Local Employment and Economic Development (LEED Programme)

Relaunch of productivity for regional growth and cohesion


 24-27 August 2021Bolzano, Italy & Virtual | CALL FOR PAPERS (deadline 30 March 2021)

OECD Spatial Productivity Lab and Politecnico di Milano special session at the 60th ERSA Congress on "Territorial Futures - Visions and scenarios for a resilient Europe" 


Productivity is the main determinant of living standards. Economies that are more productive generate greater ability to support and enhance wellbeing of their citizens via higher incomes, better infrastructure, more services and improved sustainability of welfare systems. As productivity growth in the OECD countries slows down, while the subnational productivity disparities are on the rise, the regional dimension of productivity comes to the fore.
The ongoing COVID-19 crisis has further underscored the importance of the spatial dimension both for the spread of the disease and the ability of places to cope. As world returns to “normal”, a renewed attention is needed to the ways of empowering all regions to recover, to grow and to use the opportunities opened by the pandemic for reducing inequalities.

Why spatial dimension matters

Current productivity discourse, both in academia and policy-making, predominantly revolves around national and sectoral (or industry-level) productivity determinants. From international comparisons, we know a great deal about the aggregate drivers of productivity growth. We know relatively little about the role played by places and regions in defining their own productivity performance. Due to their general scope, current national policies based on aggregate research are unlikely to effectively stimulate regional productivity growth and to decrease interregional inequality by leveraging regional and local assets. To devise successful subnational and place-based policies, a deeper understanding of the spatial dimension of productivity is needed. The urgency of such knowledge further increases during and in the aftermath of the global pandemic, which had a devastating social and economic impact on all types of places and can further exacerbate existing inequalities if no efforts are made to close the gaps.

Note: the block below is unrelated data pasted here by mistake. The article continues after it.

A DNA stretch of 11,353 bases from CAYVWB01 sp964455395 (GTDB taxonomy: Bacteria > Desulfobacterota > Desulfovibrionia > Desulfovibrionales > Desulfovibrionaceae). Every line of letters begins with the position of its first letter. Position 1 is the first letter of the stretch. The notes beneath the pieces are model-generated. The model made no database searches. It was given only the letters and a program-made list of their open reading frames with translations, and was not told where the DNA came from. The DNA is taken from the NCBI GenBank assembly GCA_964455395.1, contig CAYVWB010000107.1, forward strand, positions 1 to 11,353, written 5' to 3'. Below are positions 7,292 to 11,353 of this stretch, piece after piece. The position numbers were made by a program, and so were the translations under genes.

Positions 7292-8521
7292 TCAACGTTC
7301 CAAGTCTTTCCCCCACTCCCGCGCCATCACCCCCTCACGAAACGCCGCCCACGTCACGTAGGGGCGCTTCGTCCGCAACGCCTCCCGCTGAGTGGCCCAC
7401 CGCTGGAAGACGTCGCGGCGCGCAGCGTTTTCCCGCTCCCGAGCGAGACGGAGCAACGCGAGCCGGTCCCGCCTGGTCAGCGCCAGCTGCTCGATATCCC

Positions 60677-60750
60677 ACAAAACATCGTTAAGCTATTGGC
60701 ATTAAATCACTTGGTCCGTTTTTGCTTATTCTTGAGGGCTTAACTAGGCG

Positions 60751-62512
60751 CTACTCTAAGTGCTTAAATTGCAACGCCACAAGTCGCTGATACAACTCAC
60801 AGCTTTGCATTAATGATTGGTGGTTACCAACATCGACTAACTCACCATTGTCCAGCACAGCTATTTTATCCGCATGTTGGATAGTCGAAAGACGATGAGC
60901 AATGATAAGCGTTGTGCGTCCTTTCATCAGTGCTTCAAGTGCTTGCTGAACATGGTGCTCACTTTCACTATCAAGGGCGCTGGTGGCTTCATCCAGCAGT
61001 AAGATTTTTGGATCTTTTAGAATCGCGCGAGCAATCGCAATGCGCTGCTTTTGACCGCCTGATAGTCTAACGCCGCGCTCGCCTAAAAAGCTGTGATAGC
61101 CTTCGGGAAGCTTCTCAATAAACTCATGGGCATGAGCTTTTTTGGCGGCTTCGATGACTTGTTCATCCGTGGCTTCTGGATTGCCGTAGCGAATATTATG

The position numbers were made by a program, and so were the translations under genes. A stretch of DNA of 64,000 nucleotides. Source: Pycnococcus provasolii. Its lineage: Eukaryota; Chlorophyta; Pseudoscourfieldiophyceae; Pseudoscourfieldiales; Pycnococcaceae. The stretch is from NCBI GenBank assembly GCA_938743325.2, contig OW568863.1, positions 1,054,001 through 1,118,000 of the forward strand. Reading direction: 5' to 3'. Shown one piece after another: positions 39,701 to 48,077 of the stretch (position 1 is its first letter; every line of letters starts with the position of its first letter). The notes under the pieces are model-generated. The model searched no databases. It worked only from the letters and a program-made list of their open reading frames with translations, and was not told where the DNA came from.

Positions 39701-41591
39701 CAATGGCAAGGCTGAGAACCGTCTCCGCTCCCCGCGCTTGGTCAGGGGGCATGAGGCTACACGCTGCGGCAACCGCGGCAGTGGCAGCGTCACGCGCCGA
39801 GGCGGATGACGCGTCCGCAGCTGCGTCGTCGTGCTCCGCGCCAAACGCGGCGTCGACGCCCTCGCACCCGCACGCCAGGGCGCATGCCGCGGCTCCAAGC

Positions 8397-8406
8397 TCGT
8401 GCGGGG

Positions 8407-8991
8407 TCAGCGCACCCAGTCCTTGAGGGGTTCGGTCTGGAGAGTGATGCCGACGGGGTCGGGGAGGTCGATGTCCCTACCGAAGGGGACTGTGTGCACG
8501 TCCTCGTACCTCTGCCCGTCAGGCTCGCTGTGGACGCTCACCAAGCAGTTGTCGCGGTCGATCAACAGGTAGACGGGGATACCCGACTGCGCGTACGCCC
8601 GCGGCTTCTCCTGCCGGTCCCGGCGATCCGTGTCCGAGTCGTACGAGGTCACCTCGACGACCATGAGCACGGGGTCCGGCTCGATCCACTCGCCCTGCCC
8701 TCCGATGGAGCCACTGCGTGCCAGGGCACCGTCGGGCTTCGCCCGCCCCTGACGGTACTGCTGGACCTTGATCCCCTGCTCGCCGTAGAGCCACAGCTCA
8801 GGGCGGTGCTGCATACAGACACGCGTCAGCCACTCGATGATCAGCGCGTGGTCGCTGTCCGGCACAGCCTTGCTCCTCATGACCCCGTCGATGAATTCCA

The Spatial Productivity Lab and Politecnico di Milano special session

The special session will offer a forum for research that advances our knowledge on the spatial drivers of productivity and the ways for subnational policies to facilitate productivity growth and regional catching up. We invite quality submissions that tackle the research questions suggested below (the list is not exhaustive).

  • What are the spatial patterns of productivity (recovery) during and after the pandemic?
  • Are more productive places more resilient?
  • What are (spatial) productivity implications of a massive shift to teleworking?
  • What is the role of entrepreneurship, innovation, knowledge, skills and technologies in productivity performance of regions?
  • What is the role played by infrastructure (including digital infrastructure), agglomerations and smart specialisation?
  • How industrial structure of a region shapes its productivity and what types of industrial upgrading can drive regional productivity growth?
  • What are the spatial productivity implications of participation in GVCs?
  • How governance structure influences regional productivity performance?
  • What can local and regional policymakers do to enhance balanced productivity growth?
  • How to make productivity growth more inclusive as relates to people, firms and/or places?  


More Information

Call for papers

Please submit your paper via ERSA website by March 30, 2021, please choose S09. 

If you would like to discuss your contribution and session participation, please email



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The OECD Spatial Productivity Lab


Politecnico di Milano 



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